ERIC Number: ED332358
Record Type: RIE
Publication Date: 1991-Apr
Reference Count: N/A
Role Change in Britain's Chief Education Officer.
Wirt, Frederick M.
Changes in authority relationships in the British government recently have had major consequences for the power of local administrators; a national report found an increased politicization of administrators in local government. This paper explores whether similar changes had taken place in educational administration. The effects of changes in authority relationships on eight chief executive officers (CEOs) immediately prior to passage of the Education Reform Act of 1988 are examined. Methodology involved interviews with eight CEO's of major local education agencies (LEAs) in the London metropolitan area. Findings demonstrate support for the hypothesis that changes in authority relationships have contributed to an increased politicization of local educational administrators. Widespread changes included increases in the following: challenges to established patterns of work, party control, party differences over school policy, and diverse politics on noneducational issues. Innercity LEAs experienced increases in the presence of full-time councilors, importance of the party manifesto, politically sponsored appointments, and CEO involvement. Variable changes not related to locale included leadership style and dissatisfaction with traditional committees and working groups. All indicated an awareness of their new power-sharing role, expressing both pessimism and optimism for the future. Two tables are included. (20 references) (LMI)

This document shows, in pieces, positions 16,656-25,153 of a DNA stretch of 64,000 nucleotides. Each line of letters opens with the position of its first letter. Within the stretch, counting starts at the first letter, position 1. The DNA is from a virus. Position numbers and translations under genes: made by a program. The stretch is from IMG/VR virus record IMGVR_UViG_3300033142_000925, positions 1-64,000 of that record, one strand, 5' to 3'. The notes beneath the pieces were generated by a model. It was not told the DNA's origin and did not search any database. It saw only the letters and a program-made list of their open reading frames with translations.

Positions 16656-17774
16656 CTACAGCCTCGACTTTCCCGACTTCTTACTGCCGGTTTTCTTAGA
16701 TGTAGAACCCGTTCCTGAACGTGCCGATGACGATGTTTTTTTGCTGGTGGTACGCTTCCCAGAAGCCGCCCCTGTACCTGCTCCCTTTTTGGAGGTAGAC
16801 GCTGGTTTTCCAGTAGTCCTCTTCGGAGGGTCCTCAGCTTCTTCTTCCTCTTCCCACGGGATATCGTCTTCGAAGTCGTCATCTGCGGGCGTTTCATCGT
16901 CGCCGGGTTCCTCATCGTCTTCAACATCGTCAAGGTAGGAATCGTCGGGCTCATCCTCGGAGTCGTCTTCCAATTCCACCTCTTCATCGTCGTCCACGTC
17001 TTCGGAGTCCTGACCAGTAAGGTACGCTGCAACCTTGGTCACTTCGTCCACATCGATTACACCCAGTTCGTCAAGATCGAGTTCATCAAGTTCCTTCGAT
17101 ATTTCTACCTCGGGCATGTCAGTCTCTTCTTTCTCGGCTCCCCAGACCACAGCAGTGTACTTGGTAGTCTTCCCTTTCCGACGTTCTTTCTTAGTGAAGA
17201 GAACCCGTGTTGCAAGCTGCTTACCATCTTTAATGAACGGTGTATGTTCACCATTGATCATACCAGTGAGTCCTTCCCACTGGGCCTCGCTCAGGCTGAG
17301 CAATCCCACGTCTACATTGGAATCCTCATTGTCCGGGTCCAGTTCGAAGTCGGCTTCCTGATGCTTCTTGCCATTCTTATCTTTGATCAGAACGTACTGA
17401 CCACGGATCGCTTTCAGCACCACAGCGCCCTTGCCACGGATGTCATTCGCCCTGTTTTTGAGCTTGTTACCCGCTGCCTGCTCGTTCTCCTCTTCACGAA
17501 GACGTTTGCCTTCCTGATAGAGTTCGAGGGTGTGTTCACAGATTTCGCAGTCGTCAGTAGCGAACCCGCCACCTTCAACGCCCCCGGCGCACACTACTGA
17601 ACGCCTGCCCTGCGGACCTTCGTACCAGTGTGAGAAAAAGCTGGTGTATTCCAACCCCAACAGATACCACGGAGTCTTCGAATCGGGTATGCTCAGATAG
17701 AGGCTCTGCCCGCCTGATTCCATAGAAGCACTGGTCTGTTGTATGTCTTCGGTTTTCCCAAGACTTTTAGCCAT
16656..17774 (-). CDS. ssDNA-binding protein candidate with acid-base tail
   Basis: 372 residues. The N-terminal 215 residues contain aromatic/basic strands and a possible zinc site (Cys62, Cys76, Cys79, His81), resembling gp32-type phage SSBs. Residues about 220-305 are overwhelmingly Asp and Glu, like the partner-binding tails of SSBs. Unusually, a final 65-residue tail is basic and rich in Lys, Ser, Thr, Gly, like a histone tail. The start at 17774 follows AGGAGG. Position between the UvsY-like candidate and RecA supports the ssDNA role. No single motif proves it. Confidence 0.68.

Publication Type: Speeches/Meeting Papers
Education Level: N/A
Authoring Institution: N/A
Identifiers: United Kingdom
Note: Paper presented at the Annual Meeting of the American Educational Research Association (Chicago, IL, April 3-7, 1991).